The term “mindfulness” is thrown around a lot. To some, mindfulness is a way of life, to others it is an undefinable goal. Have you wondered, “How does one measure mindfulness? How do you get there?” Through Body Mapping I am learning to include mindfulness in my life and in my music-making.
I have learned that mindfulness is fully experiencing the present moment. This fluid state allows one to experience the rich braid of sensory experiences, sights, sounds, tactile, movement, smells and in some cases tastes. Being “in the moment,” offers choices in how to respond, how to move, what to do. For me, Body Mapping’s “Inclusive Awareness” has helped me to cultivate a “mindful” way of being.
Here are three ways to encourage mindfulness in your life.
- See Panoramic! – allow your visual field to be wide, panoramic. Notice that when you look at a visual focus, at the same time you can see peripherally. Notice the ceiling, floor, walls. This part of your visual field will not be in focus, but they can live in your visual awareness as you read, cook, talk with a friend, in virtually any activity. Including the peripheral field calms mind and body. Experiment with the difference between seeing panoramic and seeing narrow focus, blocking out the periphery. Notice the changes in your facial muscles, especially those around your eyes when you narrow your vision.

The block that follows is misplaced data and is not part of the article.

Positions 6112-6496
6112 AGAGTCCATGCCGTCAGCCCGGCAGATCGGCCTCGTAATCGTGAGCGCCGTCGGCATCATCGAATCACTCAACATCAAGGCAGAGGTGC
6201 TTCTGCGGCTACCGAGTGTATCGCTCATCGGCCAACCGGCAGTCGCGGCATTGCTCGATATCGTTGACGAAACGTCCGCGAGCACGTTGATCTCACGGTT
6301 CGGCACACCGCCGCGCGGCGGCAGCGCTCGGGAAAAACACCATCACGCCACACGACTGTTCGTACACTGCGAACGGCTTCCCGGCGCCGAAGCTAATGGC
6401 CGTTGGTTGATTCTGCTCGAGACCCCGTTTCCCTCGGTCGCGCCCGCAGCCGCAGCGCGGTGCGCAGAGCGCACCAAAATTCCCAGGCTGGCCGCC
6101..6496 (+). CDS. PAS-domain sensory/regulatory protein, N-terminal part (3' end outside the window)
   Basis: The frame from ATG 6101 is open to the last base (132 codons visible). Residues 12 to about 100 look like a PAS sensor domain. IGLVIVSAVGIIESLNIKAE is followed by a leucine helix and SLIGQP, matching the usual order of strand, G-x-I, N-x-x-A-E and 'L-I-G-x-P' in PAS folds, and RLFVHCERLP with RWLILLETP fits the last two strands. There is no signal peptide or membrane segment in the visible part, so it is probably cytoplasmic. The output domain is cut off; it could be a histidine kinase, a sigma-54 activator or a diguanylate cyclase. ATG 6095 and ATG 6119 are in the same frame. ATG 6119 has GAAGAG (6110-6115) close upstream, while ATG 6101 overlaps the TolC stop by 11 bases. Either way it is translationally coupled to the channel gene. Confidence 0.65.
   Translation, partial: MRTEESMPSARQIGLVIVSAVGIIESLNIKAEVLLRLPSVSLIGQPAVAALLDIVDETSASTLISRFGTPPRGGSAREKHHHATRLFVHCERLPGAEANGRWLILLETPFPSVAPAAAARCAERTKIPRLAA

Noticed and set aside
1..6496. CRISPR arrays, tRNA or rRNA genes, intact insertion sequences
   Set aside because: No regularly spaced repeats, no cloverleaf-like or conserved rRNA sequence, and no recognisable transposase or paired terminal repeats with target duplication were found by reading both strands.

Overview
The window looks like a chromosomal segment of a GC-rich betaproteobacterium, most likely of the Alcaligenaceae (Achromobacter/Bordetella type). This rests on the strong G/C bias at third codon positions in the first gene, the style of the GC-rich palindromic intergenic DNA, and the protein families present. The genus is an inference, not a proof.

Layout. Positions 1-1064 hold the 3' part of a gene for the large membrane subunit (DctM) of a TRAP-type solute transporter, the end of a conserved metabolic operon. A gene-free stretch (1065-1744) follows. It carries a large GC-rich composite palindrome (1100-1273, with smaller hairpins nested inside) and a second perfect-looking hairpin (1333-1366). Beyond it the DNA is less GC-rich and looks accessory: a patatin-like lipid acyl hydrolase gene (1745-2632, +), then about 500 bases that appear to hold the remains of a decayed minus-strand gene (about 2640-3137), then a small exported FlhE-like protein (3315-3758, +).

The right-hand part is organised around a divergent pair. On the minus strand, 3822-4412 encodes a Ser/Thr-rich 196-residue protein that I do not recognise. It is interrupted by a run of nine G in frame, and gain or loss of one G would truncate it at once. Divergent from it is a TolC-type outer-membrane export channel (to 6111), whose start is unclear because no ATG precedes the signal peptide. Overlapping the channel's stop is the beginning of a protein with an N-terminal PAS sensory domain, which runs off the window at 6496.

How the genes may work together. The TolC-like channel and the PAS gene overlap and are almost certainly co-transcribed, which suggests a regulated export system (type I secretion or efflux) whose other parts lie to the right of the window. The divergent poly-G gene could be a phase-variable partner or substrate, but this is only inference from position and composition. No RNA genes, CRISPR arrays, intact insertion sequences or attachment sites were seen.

- Breathe! – How do you notice your breath? or maybe you don’t know how to notice your breath? There are many ways, one of my favorites is to feel the motion of all 24 ribs “up and out” on the inhale, and “down and in” on the exhale. You can notice this continuous movement as you do anything. I find it particularly helpful to tune in when I am learning a new skill. The learning process is often a time when the “try hard” mindset comes into play, which results in holding the breath. Holding the breath limits movement and coordination, requiring you to use more effort to learn, which makes learning more difficult.
Connect to the ground! – Cultivating a good connection with the ground is the physical foundation for all that you do. What is a good connection? Do this, release your feet to the ground, allowing both, the left and right foot to contact the ground equally. Next notice if the front and back of each foot is equally connected, if they aren’t equalize. Notice these connections as you play, work and move through the day. Equalize the foots’ contact over and over and over. You might even find you enjoy this connection and enjoy everything you do just a little bit more.
Each of these avenues offers a way to cultivate mindfulness, providing a direct connection into your physical condition., and allowing you to release excess tension. As these avenues become familiar to you, combine two or all of them to continue to enhance your mindfulness.